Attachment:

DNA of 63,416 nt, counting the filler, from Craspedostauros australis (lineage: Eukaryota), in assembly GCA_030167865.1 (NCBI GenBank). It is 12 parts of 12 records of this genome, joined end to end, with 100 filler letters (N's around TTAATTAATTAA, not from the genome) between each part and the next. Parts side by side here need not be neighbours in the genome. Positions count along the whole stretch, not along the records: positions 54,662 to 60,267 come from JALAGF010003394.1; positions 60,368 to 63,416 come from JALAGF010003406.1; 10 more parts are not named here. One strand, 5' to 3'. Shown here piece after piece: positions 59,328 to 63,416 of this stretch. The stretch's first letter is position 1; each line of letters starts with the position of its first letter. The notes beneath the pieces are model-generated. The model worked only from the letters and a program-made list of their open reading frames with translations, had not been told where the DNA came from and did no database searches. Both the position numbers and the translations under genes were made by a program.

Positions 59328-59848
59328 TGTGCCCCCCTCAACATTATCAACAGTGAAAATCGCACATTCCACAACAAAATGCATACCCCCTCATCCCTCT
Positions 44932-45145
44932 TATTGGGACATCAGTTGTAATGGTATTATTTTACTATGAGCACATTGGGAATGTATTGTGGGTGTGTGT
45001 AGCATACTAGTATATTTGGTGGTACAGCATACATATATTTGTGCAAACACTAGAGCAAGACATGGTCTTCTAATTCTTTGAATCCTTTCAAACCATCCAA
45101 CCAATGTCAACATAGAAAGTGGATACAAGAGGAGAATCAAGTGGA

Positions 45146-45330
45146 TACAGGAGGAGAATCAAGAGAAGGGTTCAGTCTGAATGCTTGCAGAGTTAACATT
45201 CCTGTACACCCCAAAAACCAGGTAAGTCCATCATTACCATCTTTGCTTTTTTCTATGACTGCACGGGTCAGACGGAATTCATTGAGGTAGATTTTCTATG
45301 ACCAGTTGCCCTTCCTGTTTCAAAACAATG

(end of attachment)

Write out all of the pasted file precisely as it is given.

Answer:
DNA of 63,416 nt, counting the filler, from Craspedostauros australis (lineage: Eukaryota), in assembly GCA_030167865.1 (NCBI GenBank). It is 12 parts of 12 records of this genome, joined end to end, with 100 filler letters (N's around TTAATTAATTAA, not from the genome) between each part and the next. Parts side by side here need not be neighbours in the genome. Positions count along the whole stretch, not along the records: positions 54,662 to 60,267 come from JALAGF010003394.1; positions 60,368 to 63,416 come from JALAGF010003406.1; 10 more parts are not named here. One strand, 5' to 3'. Shown here piece after piece: positions 59,328 to 63,416 of this stretch. The stretch's first letter is position 1; each line of letters starts with the position of its first letter. The notes beneath the pieces are model-generated. The model worked only from the letters and a program-made list of their open reading frames with translations, had not been told where the DNA came from and did no database searches. Both the position numbers and the translations under genes were made by a program.

Positions 59328-59848
59328 TGTGCCCCCCTCAACATTATCAACAGTGAAAATCGCACATTCCACAACAAAATGCATACCCCCTCATCCCTCT
Positions 44932-45145
44932 TATTGGGACATCAGTTGTAATGGTATTATTTTACTATGAGCACATTGGGAATGTATTGTGGGTGTGTGT
45001 AGCATACTAGTATATTTGGTGGTACAGCATACATATATTTGTGCAAACACTAGAGCAAGACATGGTCTTCTAATTCTTTGAATCCTTTCAAACCATCCAA
45101 CCAATGTCAACATAGAAAGTGGATACAAGAGGAGAATCAAGTGGA

Positions 45146-45330
45146 TACAGGAGGAGAATCAAGAGAAGGGTTCAGTCTGAATGCTTGCAGAGTTAACATT
45201 CCTGTACACCCCAAAAACCAGGTAAGTCCATCATTACCATCTTTGCTTTTTTCTATGACTGCACGGGTCAGACGGAATTCATTGAGGTAGATTTTCTATG
45301 ACCAGTTGCCCTTCCTGTTTCAAAACAATG